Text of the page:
Here is a perfect example of why we need to overhaul the SFMTA. Too many mistakes and too much wasted taxpayer dollars are going down the drain. Why should the voters support any more money for a failed system? We don’t need faster moving buses. We need a reliable transit system. The Board of Supervisors needs to listen to the operators and maintenance crew and skip the long lunches and meetings with management if they want to find out what the problems are.

SF supe calls for hearing to investigate citywide Muni delays

By : sfexaminer – excerpt

Muni service has slowed to a crawl citywide, and now one supervisor wants answers.

At the Tuesday meeting of the Board of Supervisors Supervisor Vallie Brown called for a hearing into Muni slowdowns that have affected more than 30 routes across The City.

“Not a day has gone by that I haven’t heard from my constituents about the issues we’re facing with Muni, that it’s not reliable, and that there are not enough buses,” Brown told the San Francisco Examiner in a statement… (more)

Good start for the new supervisor. Hope we can see some action from the rest of the Board to stop the new projects until they finish the ones they have going now. They should drop all unnecessary projects and put some on hold while they figure out how to move the riders who need to get to work every day. We don’t need high tech gadgets and data. We need low tech buses and trains that run on a regular schedule we can rely on.

RELATED:
Video Interview with BATWG Chair Jerry Cauthen
Some suggestions for solving the problem that may interest our resaders.

130 affordable housing units result of land transfer between SF agencies

: sfchronicle – excerpt

A proposed property transfer between San Francisco agencies that could yield up to 130 new affordable housing units was approved Wednesday by the Board of Supervisors Government Audit and Oversight Committee…

The MTA’s Board of Directors passed a resolution supporting the sale of the lot in 2012. Two years later, the agency struck an agreement to sell it to the Mayor’s Office of Housing and Community Development, which has long sought to develop the site for 100 percent affordable housing…

As part of the agreement, the SFMTA would sell the parcel to the mayor’s housing office for $6.15 million. As a so-called enterprise agency, the SFMTA — like the San Francisco Public Utilities Commission — is allowed to buy and sell its own properties. Grants from the U.S. Department of Housing and Urban Development would cover $2.5 million worth of transfer costs. The remaining $3.65 million would come from the city’s affordable housing fund…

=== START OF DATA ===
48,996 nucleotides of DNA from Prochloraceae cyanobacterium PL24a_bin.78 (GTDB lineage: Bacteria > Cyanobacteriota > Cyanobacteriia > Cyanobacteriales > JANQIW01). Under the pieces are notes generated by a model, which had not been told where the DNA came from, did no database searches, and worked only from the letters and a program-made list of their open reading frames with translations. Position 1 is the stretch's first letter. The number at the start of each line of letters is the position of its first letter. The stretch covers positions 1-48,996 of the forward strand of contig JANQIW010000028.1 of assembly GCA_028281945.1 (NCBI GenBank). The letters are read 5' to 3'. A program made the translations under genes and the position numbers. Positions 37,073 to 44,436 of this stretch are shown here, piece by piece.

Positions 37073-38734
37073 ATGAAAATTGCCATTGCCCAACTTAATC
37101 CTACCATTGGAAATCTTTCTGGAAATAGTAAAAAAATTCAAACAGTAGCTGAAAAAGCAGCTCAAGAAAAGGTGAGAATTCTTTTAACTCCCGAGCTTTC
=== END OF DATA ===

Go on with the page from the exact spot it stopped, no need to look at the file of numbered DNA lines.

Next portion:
Developing the windswept lot into housing will cost an estimated $96 million. To pay for it, Hartley said the city would contribute around $35 million, with the remainder coming from low-income housing tax credits, tax-exempt bond debt and additional state credits that the developers, Related California and the Mission Housing Development Coalition, can apply for… (more)

Since the city owns the land one would assume the city determines who the developers are. They are just in the process of transferring the land. How do they already have developers picked out and who and when was this determined? Some will remember that a company called Related is a luxury condo developer who owned Motivate, the bike share company that recently sold GoBike to Lyft. Do we see a pattern here?

As many San Francisco residents are being displaced by newcomers with a different set of interests and morals, is it time for the citizens of this city to ask some tough questions about how their city is being managed and for whom?  Is it just a coincidence that the same names pop up repeatedly in every city contract? Are you represented by in the non-profit groups showing up at every city hall meetings begging for exclusive privileges?

 

Lyft’s Big Bike-Share Buy Is About Ruling the Streets

By Aarian Marshal : wired – excerpt

Today, Lyft announced it has acquired North America’s largest bike-share operator, Motivate, for a reported $250 million. The move comes just three months after archrival Uber took over Jump Bicycles, a smaller and flashier dockless electric bike-share company, for $200 million. And thus, the urban transportation wars click into a higher gear, as the fight moves to the bike lane…

In a blog post, Lyft said it would take over Motivate’s technology and corporate functions, including, critically, its city contracts...

On its face, the acquisition of Motivate—which will be rebranded Lyft Bikes—makes a ton of sense. Ride-hailing companies are nervous that vehicles like cycles and scooters will cut into their business by giving people cheaper, traffic-free options for making short trips through dense areas. So instead of fighting these new modalities, the ride-hailing giants bought them out…

That could be the sort of advantage Lyft needs to dominate transportation across the city landscape, no matter your mode of choice. If, that is, it can answer a few pesky questions.

Relationships

Motivate has decade-long agreements with some of America’s biggest cities, including Boston, Chicago, New York, the District of Columbia, and the San Francisco Bay Area. Some of those (including New York, the Bay Area, and Boston) are exclusive, meaning no one else is allowed to operate a bike-share in the area…